Freeze-dried bilberry (Vaccinium myrtillus) dietary supplement improves walking distance and lipids after myocardial infarction. An open-label randomized clinical trial

Lilith Arevström, Cecilia Bergh, Rikard Landberg, Huaxing Wu, Ana Maria Rodriguez Mateos, Micael Waldenborg, Anders Magnuson, Stepháne Blanc, Ole Fröberta

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32 Citations (Scopus)
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Abstract

Bilberries, Vaccinium myrtillus, have a high content of phenolic compounds including anthocyanins, which could provide cardiometabolic health benefits following acute myocardial infarction (AMI). We hypothesized that standard medical therapy supplemented with freeze-dried bilberry after AMI would have a more beneficial effect on cardiovascular risk markers and exercise capacity than medical therapy alone. Patients were allocated in a 1:1 ratio within 24 hours of percutaneous coronary intervention (PCI) in a 8 week trial to either V. myrtillus powder (40 g per day, equivalent to 480 g fresh bilberries) and standard medical therapy, or to a control group receiving standard medical therapy alone. High sensitivity C-reactive protein (hs-CRP) and exercise capacity measured with the 6-minute walk test (6MWT) were primary biochemical and clinical endpoints, respectively. Fifty subjects completed the study. No statistically significant difference in hs-CRP was detected between groups. The mean 6MWT distance increased significantly more in the bilberry group compared to the control group, mean difference 38 m at follow-up (95% CI 14-62, p=0.003). Ex vivo oxidized LDL was significantly lowered in the bilberry group compared to control, geometric mean ratio 0.80 (95% CI 0.66-0.96, p=0.017), while total cholesterol and LDL cholesterol did not differ significantly between groups. Anthocyanin derived metabolites in blood increased significantly in the bilberry group during the intervention and were different after 8 weeks between the bilberry group and control. Findings in the present study suggest that bilberries may have clinically relevant beneficial effects following AMI, a larger, double-blind clinical trial is warranted to confirm this.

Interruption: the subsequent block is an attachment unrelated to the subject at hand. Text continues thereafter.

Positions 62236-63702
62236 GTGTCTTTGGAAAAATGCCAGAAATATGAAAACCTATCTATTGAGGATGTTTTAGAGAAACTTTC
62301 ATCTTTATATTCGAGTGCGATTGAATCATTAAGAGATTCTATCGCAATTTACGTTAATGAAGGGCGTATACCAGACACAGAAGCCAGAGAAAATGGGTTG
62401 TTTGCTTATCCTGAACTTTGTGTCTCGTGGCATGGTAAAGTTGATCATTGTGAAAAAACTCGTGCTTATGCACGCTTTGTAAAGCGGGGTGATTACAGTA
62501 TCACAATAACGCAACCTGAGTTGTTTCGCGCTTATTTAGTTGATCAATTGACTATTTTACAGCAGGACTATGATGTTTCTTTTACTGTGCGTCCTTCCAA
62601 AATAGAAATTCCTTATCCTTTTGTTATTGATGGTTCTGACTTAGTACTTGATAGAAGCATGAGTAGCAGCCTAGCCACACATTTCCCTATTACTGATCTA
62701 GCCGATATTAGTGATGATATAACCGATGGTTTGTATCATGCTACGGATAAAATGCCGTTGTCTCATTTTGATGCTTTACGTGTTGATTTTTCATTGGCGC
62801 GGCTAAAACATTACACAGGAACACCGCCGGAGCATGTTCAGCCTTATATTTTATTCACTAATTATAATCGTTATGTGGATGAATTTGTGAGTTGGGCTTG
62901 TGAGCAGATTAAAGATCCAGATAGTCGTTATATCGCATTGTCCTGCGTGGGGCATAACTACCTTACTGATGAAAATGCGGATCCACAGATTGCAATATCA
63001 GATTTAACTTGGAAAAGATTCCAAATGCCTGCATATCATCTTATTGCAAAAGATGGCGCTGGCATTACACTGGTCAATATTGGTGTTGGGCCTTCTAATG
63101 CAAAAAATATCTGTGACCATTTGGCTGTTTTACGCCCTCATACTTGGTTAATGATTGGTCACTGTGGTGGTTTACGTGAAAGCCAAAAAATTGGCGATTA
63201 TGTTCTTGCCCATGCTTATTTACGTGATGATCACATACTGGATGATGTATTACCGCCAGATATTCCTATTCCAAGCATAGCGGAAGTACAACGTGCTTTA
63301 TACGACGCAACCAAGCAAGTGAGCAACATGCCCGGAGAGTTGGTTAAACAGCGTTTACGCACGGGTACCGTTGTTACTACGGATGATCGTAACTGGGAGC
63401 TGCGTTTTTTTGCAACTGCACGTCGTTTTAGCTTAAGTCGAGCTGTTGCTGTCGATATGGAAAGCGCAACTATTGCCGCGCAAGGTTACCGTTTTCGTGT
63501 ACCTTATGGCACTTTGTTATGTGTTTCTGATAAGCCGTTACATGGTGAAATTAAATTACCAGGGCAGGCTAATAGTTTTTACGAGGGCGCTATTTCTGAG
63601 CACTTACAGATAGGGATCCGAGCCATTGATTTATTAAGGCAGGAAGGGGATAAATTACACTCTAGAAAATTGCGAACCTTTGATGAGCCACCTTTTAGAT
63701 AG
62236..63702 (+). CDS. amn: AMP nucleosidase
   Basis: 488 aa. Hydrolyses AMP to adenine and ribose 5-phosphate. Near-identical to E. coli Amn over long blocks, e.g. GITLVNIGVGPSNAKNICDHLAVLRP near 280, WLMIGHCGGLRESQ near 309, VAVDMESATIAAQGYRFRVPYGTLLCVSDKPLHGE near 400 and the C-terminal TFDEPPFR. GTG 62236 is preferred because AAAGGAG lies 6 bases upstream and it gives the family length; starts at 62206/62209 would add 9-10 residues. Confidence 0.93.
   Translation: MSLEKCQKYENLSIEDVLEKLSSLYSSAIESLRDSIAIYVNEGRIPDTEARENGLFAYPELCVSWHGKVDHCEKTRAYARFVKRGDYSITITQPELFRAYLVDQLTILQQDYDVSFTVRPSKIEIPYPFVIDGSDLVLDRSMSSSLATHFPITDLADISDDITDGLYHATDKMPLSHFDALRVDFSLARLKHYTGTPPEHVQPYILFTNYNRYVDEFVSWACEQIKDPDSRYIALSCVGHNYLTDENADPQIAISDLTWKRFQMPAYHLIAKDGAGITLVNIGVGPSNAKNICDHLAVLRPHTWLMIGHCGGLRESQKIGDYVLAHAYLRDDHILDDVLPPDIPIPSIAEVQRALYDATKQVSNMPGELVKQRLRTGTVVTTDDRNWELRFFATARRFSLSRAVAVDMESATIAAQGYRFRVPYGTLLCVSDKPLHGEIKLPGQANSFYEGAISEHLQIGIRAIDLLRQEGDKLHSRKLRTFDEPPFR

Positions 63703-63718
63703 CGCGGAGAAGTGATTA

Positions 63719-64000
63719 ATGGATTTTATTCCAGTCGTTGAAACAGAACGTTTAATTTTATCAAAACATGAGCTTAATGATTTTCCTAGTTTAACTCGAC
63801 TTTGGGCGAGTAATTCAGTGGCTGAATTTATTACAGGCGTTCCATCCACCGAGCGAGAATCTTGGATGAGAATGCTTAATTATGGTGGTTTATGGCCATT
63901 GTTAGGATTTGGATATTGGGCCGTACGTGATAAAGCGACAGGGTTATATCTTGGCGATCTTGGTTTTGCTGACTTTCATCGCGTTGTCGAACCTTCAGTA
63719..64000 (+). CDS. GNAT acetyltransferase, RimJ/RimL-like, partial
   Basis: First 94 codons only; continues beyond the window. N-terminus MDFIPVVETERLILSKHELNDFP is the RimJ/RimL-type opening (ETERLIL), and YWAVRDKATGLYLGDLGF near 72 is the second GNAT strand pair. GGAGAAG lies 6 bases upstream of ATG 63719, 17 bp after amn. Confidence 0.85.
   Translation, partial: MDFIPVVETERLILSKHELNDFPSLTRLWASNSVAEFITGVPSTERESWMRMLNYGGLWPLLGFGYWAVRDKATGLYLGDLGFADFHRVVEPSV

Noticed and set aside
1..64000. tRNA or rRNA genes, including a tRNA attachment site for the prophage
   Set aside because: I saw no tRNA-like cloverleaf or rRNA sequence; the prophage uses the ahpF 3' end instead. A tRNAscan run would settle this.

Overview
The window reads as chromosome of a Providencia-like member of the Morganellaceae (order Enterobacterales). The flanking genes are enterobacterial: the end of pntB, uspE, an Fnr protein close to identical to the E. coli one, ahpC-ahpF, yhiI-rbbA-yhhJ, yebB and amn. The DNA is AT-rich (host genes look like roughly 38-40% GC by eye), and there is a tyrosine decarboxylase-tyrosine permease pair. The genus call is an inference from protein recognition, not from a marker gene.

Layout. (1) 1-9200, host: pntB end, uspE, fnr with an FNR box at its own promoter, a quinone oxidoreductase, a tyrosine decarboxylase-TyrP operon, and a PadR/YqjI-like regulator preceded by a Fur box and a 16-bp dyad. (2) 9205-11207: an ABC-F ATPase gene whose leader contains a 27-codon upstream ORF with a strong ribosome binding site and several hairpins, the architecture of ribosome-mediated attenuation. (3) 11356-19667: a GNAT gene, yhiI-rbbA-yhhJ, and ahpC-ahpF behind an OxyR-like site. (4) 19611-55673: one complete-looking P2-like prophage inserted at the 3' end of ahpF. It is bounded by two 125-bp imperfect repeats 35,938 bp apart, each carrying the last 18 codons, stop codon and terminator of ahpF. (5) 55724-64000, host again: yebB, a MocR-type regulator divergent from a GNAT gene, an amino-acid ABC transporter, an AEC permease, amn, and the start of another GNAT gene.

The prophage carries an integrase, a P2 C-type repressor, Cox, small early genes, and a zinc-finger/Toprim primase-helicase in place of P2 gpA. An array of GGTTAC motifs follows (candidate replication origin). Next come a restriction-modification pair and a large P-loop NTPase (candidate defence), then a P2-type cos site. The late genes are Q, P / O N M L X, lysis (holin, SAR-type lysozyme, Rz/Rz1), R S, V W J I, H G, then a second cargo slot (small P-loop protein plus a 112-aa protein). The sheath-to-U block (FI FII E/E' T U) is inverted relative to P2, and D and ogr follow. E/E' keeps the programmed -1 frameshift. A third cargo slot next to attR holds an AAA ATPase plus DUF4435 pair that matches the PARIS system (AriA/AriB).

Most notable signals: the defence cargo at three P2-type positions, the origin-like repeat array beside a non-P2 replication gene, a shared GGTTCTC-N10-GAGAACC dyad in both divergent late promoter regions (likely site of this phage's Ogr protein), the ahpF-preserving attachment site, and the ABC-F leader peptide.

Original languageEnglish
Pages (from-to)13-22
JournalNUTRITION RESEARCH
Volume62
Early online date17 Nov 2018
DOIs
Publication statusE-pub ahead of print - 17 Nov 2018

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